Ah I see. I was under the mistaken impression that wrestling was fairly consistent in participation and popularity throughout the US (wasn't sure about Eastern Europe). It didn't occur to me that, whatever regional variations the UK has regarding sporting engagement, the likes of the US and Russia would have on a far larger scale.

    As for Judo, we don't have it in public schools, but dojos and instructors are very easy to find. It's definitely one of the most popular martial arts/combat sports in the UK.
    Last edited by arthurpint; 10/16/2018 8:11pm at . Reason: Forgot to add something

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    Quote Originally Posted by hungryjoe View Post
    Wrestling here in the US usually starts at the youth level. If the UK doesn't have it as a school sport this may be in large part an answer to your question.
    It's true that wrestling isn't a school sport in the UK like in the US. But then boxing remains very popular, with reputable clubs spread far and wide here, despite also not being a school sport. The growth of MMA in Britain seems to have somewhat tailed off in recent years, but even then, it's easier to find an MMA club than a wrestling club here.

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    As far as i know some schools do have once or twice a week judo classes but it's always completely extra curricular. Quite a few universities have small judo clubs though but I think football (soccer) and rugby are the closest we get as schools often have teams that then feed into local clubs. Although my memory of how UK PE works may be out of date out of date.

    Judo was a selectable part if the syllabus for GCSE Physical Education but has been cut relatively recently.

    In terms of wrestling in the UK i think It's also regional but on a massively smaller scale. You'll find small dedicated communities but some of the arts (Cumberland & West Morland and Cornish in particular) are esoteric enough not to have much cross over and end up with small talent pools and allot of the Cornish guys are basically Judo guys.

    I have a good (for the UK) freestyle and Greco Roman wrestling club at my local y club but that is due to the coach and about half of the members being Iranian.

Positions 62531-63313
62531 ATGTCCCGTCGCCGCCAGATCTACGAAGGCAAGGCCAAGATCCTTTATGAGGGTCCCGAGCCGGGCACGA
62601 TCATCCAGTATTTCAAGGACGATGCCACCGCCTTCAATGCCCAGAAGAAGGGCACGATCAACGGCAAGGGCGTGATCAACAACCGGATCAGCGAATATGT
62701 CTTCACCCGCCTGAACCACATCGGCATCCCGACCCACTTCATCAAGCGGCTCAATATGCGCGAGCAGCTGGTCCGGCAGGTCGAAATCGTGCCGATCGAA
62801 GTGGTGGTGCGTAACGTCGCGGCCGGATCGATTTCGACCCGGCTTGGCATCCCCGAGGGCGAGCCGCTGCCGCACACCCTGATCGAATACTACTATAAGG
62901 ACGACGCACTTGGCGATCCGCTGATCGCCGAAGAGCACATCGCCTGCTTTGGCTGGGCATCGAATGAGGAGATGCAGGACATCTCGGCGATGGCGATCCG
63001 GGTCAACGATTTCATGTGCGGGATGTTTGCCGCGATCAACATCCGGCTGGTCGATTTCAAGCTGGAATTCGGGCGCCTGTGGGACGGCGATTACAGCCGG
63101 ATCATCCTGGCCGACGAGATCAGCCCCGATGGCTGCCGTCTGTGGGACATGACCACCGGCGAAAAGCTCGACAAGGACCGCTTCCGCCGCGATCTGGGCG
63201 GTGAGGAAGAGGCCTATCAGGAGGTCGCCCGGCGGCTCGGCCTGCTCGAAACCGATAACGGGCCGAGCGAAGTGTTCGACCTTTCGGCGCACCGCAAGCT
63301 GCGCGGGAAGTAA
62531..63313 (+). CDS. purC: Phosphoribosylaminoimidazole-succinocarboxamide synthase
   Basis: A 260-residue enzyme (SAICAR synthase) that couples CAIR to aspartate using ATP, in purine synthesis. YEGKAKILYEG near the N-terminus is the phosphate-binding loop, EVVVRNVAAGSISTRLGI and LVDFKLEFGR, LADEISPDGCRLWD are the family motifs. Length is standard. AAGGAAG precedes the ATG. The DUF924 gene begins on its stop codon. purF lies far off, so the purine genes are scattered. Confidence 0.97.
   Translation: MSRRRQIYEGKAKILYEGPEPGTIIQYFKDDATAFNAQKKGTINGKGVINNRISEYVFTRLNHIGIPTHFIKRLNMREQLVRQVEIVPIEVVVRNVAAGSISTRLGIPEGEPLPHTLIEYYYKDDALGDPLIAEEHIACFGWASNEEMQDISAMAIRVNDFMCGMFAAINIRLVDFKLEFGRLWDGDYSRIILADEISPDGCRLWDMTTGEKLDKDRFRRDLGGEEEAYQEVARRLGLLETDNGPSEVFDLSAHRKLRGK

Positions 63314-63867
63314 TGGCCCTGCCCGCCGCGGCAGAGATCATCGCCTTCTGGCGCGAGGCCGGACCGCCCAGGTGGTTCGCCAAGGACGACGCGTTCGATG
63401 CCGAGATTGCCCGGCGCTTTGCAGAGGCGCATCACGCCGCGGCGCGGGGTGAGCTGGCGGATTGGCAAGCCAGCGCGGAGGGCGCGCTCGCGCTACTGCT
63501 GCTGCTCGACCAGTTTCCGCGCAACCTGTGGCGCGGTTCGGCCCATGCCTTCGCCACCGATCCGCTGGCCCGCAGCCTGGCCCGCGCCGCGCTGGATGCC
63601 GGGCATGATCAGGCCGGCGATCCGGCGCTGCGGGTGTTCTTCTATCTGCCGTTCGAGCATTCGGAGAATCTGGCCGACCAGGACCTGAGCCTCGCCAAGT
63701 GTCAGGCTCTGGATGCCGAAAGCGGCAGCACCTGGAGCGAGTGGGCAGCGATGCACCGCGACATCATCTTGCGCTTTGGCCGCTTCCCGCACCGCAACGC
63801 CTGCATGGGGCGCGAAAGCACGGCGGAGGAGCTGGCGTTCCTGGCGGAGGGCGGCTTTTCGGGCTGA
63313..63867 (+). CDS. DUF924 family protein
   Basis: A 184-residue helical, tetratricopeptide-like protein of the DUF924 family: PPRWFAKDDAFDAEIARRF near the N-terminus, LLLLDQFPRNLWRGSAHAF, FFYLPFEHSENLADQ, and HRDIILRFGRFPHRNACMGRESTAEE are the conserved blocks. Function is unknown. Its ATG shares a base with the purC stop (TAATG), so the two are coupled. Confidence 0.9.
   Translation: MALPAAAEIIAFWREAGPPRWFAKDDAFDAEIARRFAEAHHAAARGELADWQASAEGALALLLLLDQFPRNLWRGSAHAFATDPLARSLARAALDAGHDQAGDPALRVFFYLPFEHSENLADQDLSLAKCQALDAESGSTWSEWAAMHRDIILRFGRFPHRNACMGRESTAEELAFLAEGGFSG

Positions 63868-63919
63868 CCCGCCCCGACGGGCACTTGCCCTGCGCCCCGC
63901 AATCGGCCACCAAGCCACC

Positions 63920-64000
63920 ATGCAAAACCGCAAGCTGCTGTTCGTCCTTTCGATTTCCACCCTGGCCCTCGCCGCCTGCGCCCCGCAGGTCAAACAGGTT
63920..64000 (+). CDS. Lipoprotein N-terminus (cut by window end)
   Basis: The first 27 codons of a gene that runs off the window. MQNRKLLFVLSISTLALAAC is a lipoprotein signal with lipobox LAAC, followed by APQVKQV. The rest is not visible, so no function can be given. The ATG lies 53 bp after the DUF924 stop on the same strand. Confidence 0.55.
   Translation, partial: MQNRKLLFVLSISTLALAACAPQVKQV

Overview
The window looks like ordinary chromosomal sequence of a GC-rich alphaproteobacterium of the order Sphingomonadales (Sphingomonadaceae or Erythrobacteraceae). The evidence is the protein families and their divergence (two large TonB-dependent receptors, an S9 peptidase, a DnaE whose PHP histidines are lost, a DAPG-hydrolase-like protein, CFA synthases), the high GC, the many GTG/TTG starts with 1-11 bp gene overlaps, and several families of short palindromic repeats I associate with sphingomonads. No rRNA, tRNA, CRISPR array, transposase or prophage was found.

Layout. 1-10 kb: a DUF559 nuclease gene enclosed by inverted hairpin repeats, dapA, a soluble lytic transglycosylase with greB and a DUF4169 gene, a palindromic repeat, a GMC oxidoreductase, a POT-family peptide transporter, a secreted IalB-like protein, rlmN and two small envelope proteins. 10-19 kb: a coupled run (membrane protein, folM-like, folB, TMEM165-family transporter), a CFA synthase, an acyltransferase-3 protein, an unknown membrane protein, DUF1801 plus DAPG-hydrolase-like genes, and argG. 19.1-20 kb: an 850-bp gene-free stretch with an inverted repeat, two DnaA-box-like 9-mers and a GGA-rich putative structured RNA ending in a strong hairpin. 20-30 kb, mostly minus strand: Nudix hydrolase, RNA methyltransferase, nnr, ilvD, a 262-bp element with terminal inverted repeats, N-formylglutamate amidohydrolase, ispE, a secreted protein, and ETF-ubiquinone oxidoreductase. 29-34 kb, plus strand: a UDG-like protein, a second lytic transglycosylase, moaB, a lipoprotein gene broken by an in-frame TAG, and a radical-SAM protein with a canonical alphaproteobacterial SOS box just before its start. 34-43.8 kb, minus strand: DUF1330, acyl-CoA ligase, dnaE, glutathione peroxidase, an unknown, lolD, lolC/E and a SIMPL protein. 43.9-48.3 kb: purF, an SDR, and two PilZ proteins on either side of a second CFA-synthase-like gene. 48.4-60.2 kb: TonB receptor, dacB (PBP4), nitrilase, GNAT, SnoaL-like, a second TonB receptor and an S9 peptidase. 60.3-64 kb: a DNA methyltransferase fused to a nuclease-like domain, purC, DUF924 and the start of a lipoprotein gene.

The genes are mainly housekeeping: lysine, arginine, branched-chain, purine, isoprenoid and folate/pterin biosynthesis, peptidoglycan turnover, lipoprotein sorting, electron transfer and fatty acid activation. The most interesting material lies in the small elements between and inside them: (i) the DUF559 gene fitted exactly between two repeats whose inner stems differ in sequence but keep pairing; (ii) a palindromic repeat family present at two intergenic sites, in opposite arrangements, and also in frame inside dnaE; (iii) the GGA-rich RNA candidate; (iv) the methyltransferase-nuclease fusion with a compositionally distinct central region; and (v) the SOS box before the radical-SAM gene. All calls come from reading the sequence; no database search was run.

Last edited by MJCromwell; 10/17/2018 4:36am at .

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    I wondered the same thing especially when I hear about these apparent "Celtic" and and folk styles, where are they? I think it has something to do with football.

    In the States it's wherever you find cornfields, you find wrestling. There's plenty of farmers here, so there should be more wrestlers to give these Polish savages some competition., or at least go in with them to start up some clubs. I'm glad we have a few at our BJJ academy.

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    Quote Originally Posted by Ulsteryank View Post
    I wondered the same thing especially when I hear about these apparent "Celtic" and and folk styles, where are they? I think it has something to do with football.

    In the States it's wherever you find cornfields, you find wrestling. There's plenty of farmers here, so there should be more wrestlers to give these Polish savages some competition., or at least go in with them to start up some clubs. I'm glad we have a few at our BJJ academy.
    I agree on the football although its very easy to blame football for allot of stuff.



    I do think the arrival of judo in the early 1900's was a contributing factor though. Watching old British pathe videos you can see what a stir judo caused at the time. E J Harrison published allot of books on both catch as catch can and Japanese Ju Jutsu and as far as i can by the age if the books he jumped from one to the other. This wild conjecture on my part though.

    I did find this quite interesting web site on Celtic styles though and that sheds a bit of light on the subject.

    http://www.clannada.org/culture_wrestling.html

    Just a warning that's a really old website.
    Last edited by MJCromwell; 10/17/2018 2:24pm at . Reason: Found a slightly better link